• Don’t panic. If you do, you’re going to come across as unprepared and a bit of a nervous wreck. You’re not going to be able to show off how amazing and impressive and perfect for this position you are. But at the same time, don’t not panic. Don’t get complacent to the point where it doesn’t look as though you care about this interview and would rather be at McDonalds tucking into a double Sausage and Egg McMuffin with brown sauce.  Take the interview seriously, but don’t have a full on panic attack. On that note…

    Send the right message from the start.

    Send the right message from the start.

  • Confidence is crucial. Make eye contact with the interviewer(s) when talking. Shake hands with the people in the room when you enter. Try to keep your voice from shaking as much as you can. Put your hands on your lap and don’t fidget if you can help it. Most importantly, smile! This will make it at least look like you’re happy to be here, applying for the position, even if you do secretly want to be back in bed catching up on Suits and The Good Wife.
  • Keep it professional. This should go without saying, but remember that you are applying for a job. There is nothing ‘informal’ or ‘chatty’ about this, no matter what your invite says. Avoid words such as ‘innit’, ‘chill’ and ‘cool’ at all costs.  There is nothing ‘sick’ about missing this opportunity because you were behaving as if you were in the SU catching up with friends.
  • Take your time. You don’t have to answer every single question right away. Pause and think through the question. How you should answer it? What do you want to say, and what is the best way to say it? Have a drink of water to fill the time, or simply tell the interviewer that you’d like a minute to consider your response. Don’t get flustered, and don’t stress. It’s much better to come up with a considered, thoughtful answer than something garbled and incoherent.
  • Answer the question asked. If you’re asked what skills are important for the job and how you display those skills, answer both parts of that question. If you don’t, you may not be prompted on it but it will definitely be held against you. Be careful not to ramble on. Keep your answers relevant and to the point.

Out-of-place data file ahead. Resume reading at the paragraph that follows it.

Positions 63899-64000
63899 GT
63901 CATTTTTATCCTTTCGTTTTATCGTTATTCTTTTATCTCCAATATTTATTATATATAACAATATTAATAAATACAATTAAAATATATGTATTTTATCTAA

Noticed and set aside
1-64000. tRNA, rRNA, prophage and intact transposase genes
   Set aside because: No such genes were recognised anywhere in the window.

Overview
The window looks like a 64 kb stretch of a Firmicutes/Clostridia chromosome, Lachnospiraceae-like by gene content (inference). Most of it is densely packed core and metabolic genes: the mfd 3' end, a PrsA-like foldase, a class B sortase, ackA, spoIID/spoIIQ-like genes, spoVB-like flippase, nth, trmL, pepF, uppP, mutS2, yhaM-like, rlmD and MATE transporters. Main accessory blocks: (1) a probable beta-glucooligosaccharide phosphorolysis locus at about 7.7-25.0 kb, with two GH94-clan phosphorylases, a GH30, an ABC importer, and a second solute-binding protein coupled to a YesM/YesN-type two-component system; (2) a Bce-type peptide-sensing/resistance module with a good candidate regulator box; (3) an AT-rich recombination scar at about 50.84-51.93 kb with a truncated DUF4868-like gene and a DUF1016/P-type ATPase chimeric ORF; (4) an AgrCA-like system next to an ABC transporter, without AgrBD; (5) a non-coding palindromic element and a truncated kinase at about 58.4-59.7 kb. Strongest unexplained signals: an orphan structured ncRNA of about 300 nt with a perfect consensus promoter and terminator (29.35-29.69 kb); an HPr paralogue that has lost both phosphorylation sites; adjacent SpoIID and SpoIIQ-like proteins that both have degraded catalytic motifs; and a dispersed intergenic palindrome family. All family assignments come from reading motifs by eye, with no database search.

Bad interview

    There’s no way back once you’re caught out!

  • Answer honestly. Don’t exaggerate anything and certainly don’t lie. You’re in a situation where it is going to become very obvious very quickly if you haven’t read the full Brexit Supreme Court Judgment when you said 5 minutes ago that you had. Major oops.
  • Back up what you say with examples. It’s always great to hear that you can think through situations quickly and logically and can use your initiative to find solutions. Use your initiative here and give an example of when you’ve actually done so. Anybody can say whatever they want, it’s another thing to demonstrate that you have and will actually do this.
  • Be enthusiastic about the job and the organisation. That sneaky bit of reading you did before your interview will set you apart when you say that you were really impressed to read how much compensation they’ve recovered for their clients in the past year. We’re not encouraging a vomit-inducing level of brown-nosing, but a bit of flattery never hurt anyone.
  • Listen, then speak. Don’t interrupt the interviewer. Even if you weren’t finished with what you were saying. Just don’t do it.
  • Ask questions at the end. We’re not talking about questions such as ‘what is the meaning of life?’ or ‘so when do I start?’. You won’t get an answer to these questions but you will leave a bad taste in the mouth. Also, don’t ask anything that you could easily have discovered the answer to from actually reading about the company. Ask relevant questions related to the position that you couldn’t have found out from doing your research beforehand. This shows your genuine interest in the job.
  • Ask for feedback if you are not successful. Don’t wait 4 months then decide to get in touch now you have another interview coming up – odds are they’re a busy place and they won’t remember you. Ask for feedback as soon as you can after the interview so that it is still fresh in the mind. This will be useful to you in so many ways. Not only will you be able to avoid the same mistakes next time, but you’ll also be told what you did well and what you should keep doing. Don’t be hurt by criticism, take it on board and be ready to smash it next time!

If you want further help with your interviewing techniques contact Ed Mosley in Employability (edward.mosley@ntu.ac.uk). Also, put your skills into practice! The next NLS Pro Bono recruitment will take place around the Easter holidays and will be for our Outreach Project. Keep an eye on our NOW Learning Room for more information.